July 7th, 2011
When Josefina was two weeks old, she was abandoned in a dumpster.
Whether she was the product of a premature feline mother that couldn’t handle the stress of kittens or she was the victim of callous owners, we will never know.
As Governor of Vermont, one of my first priorities was to strengthen and grow our state's centuries-long partnership with the Canadian Province of Quebec. I believed then as I do now that this relationship is critical to the success of our great state. Quebec is our largest trading partner and a significant source of clean, stable and, most importantly, renewable energy from Hydro-Quebec. Not only do we share an international border, but we share a deep cultural and historic connection; indeed many families have relatives on both sides.
MIDDLEBURY — State officials are reviewing a proposed fiscal year 2012 Porter Hospital operating budget of $65.9 million that would require less than a 2-percent increase in net revenues, but necessitate a 10.3-percent rise in the rates it would have to charge for procedures.
I love the L-screen.
It makes me feel years younger. I am always on the lookout for ways to feel younger these days. I have a bad case of Old Jock Syndrome.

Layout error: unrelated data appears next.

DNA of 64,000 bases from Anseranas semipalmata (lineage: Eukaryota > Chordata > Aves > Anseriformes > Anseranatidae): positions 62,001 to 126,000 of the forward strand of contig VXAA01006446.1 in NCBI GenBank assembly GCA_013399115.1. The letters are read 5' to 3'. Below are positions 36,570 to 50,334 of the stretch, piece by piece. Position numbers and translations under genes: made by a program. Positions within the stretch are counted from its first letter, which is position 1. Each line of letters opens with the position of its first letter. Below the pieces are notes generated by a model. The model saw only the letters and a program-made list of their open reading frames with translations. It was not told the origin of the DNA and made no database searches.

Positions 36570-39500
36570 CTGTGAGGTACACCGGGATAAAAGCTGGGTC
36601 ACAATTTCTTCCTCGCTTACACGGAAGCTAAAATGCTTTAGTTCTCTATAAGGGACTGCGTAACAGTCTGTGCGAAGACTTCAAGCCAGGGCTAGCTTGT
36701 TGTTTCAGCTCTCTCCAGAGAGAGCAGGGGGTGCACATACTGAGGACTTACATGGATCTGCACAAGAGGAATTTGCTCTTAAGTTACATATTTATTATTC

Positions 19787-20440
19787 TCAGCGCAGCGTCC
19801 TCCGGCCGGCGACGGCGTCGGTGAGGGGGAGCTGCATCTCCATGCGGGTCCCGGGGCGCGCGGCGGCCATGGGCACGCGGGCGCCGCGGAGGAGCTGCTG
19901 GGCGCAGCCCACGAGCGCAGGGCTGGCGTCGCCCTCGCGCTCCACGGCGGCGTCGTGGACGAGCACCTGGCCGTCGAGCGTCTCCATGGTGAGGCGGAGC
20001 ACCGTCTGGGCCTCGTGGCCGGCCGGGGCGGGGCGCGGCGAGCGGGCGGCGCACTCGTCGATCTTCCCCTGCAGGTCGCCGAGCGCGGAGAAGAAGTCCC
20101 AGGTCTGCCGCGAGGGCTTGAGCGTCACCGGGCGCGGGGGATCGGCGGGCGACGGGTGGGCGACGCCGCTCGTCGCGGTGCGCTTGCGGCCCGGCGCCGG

The L-screen is a simple concept: It’s netting on an aluminum frame shaped like a fat “L.” It has revolutionized batting practice in baseball.
It is a neighborhood of porches. Deep, wide porches framed by white columns and balustrades that are the perfect spot for a sandaled foot to rest.
And resting – taking a load off, settling in for a chat with a housemate or savoring a solitary scotch as the slow summer evening fades toward its demise – that’s what these porches are made for.
For cooling off when it’s too hot to do anything else. For conversation when it’s lonely inside.
VERMONT — During the month of May, eight more dairy farms in Vermont shuttered their milking parlors, dropping the number from 1,001 to 993 — the first time in recent history that Vermont has had fewer than 1,000 dairy farms in the state.
The bidding war between two Canadian utilities for control of Central Vermont Public Service has both economic and political implications for Vermont.
ADDISON COUNTY — When John St. Germain, 21, of Shoreham made his daily trip to Maplefields to pick up a pack of cigarettes on July 1, he looked past the cashier, realized the price of cigarettes had skyrocketed overnight, pushed his wallet back into his pocket and walked out the door empty-handed, swearing never to buy another pack again.
What happened was the state’s 38-cent cigarette tax increase went into effect, raising the total tax per pack from $2.24-$2.62.